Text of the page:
The borrower sent the letter to the assignee notifying it of the constitutional defect and offering an opportunity to cure. The assignee did not respond, and the borrower sued to quiet title under the theory that the assignee failed to cure the constitutional defect in the loan documents within 60 days of notification, and therefore the assignee did not possess a valid lien on her property.

The assignee argued that it is subrogated to the original mortgagee’s lien because its assignor paid off the balance of the original mortgagee’s loan to the borrower. Both parties moved for summary judgment.

The federal trial court granted the borrower’s motion and denied the assignee’s motion. The court concluded that the assignee was not entitled to equitable or common law subrogation because it was negligent in failing to cure the constitutional defect in the loan documents.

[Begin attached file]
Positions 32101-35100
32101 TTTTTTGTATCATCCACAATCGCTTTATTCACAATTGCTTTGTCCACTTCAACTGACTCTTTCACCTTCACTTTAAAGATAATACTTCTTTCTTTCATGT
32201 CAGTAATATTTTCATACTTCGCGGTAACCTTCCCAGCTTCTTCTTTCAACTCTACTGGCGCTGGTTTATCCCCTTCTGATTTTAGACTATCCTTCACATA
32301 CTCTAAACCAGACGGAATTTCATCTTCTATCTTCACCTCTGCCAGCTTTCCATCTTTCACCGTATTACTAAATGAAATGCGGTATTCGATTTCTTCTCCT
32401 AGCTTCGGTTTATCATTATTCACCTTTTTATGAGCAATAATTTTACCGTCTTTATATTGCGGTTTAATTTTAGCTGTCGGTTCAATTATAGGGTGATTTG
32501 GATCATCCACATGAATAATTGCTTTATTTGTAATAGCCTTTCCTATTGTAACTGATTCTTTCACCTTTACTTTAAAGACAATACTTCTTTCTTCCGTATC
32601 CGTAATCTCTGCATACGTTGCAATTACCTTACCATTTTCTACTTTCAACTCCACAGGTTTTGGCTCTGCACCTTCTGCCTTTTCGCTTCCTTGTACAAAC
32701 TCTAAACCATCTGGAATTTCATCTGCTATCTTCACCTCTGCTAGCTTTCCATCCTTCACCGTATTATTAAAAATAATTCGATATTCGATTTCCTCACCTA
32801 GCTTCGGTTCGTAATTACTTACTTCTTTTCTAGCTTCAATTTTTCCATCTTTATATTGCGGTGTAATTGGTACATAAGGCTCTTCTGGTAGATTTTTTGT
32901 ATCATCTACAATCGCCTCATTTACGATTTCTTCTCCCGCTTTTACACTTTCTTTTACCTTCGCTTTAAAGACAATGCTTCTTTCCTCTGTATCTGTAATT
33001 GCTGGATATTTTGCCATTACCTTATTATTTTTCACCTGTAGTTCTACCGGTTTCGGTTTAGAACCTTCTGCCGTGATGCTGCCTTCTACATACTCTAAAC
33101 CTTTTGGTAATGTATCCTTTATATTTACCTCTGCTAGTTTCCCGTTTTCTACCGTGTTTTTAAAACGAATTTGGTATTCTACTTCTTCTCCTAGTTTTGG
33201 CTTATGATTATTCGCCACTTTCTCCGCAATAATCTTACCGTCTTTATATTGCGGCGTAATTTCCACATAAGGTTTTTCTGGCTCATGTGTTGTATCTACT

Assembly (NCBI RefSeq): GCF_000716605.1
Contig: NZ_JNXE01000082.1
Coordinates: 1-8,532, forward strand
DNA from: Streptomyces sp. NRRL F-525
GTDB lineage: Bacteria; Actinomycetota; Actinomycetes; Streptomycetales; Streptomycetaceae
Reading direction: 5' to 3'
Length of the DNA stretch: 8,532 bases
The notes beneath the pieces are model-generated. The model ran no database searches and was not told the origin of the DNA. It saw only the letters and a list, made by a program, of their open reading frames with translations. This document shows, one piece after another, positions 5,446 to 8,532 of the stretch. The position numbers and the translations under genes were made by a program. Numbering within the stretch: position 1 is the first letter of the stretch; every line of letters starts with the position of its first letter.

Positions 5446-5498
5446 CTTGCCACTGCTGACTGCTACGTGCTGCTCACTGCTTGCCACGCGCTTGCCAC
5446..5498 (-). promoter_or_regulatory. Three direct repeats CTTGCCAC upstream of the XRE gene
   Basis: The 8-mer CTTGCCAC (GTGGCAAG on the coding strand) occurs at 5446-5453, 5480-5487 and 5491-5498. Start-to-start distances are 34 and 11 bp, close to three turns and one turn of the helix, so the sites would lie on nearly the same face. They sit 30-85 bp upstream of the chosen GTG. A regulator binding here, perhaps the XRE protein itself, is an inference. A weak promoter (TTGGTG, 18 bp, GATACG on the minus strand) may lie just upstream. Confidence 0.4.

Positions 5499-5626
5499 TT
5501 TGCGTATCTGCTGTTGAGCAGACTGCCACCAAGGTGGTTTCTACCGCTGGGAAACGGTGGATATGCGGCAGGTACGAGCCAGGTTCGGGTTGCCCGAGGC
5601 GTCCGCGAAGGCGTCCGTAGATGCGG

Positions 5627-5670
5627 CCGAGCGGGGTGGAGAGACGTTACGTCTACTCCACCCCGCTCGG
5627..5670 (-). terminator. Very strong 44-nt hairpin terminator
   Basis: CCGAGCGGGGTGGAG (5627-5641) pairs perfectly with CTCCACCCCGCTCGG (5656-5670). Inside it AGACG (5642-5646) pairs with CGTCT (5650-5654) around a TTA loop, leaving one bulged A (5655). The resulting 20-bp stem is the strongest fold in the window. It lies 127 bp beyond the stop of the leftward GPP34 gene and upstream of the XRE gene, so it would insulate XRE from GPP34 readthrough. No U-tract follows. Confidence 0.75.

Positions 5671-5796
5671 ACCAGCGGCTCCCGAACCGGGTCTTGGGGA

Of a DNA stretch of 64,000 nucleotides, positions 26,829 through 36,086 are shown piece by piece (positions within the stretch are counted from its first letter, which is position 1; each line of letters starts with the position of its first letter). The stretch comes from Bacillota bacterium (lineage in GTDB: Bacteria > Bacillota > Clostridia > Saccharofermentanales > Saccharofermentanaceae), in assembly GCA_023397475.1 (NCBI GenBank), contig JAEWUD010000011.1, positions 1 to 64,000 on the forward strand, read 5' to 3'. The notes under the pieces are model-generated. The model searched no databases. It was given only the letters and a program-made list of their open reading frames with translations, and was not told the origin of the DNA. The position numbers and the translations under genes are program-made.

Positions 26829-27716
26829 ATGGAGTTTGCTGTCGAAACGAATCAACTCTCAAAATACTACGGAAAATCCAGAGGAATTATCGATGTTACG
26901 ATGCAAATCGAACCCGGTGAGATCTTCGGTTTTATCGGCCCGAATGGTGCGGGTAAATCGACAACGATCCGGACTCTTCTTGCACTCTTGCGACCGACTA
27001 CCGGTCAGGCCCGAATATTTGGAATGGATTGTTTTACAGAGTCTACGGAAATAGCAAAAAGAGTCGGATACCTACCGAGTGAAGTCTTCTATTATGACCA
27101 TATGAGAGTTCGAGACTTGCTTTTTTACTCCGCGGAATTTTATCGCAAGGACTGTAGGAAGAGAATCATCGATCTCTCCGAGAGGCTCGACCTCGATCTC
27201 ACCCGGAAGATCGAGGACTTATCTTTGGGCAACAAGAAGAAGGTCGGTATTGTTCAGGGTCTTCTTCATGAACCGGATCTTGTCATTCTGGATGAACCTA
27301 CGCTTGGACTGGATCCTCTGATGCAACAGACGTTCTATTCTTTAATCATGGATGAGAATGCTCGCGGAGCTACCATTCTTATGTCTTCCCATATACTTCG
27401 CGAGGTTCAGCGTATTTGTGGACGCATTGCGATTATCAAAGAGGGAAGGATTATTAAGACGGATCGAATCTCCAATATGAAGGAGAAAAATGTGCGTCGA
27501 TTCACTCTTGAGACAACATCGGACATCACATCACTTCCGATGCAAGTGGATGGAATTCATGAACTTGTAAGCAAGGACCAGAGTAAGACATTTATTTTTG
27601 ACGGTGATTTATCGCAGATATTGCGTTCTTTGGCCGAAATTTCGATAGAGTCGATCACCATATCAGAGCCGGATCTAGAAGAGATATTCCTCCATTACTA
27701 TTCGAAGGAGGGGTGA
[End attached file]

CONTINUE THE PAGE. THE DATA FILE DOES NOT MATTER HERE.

The assignee appealed. 

On appeal, the U.S. Court of Appeals for the Fifth Circuit observed that it “has applied equitable subrogation in the face of a constitutionally-invalid home-equity loan” “[s]ince at least 1890,” but none of the rulings “involve[d] a constitutional defect that is exclusively the fault of the lender, as is the case here” and interpreted prior rulings as being silent on the question: “If the party seeking equitable subrogation could have satisfied the requirements of § 50(a)(6)(Q)(ix) but failed to do so, does that failure preclude it from invoking equitable subrogation?”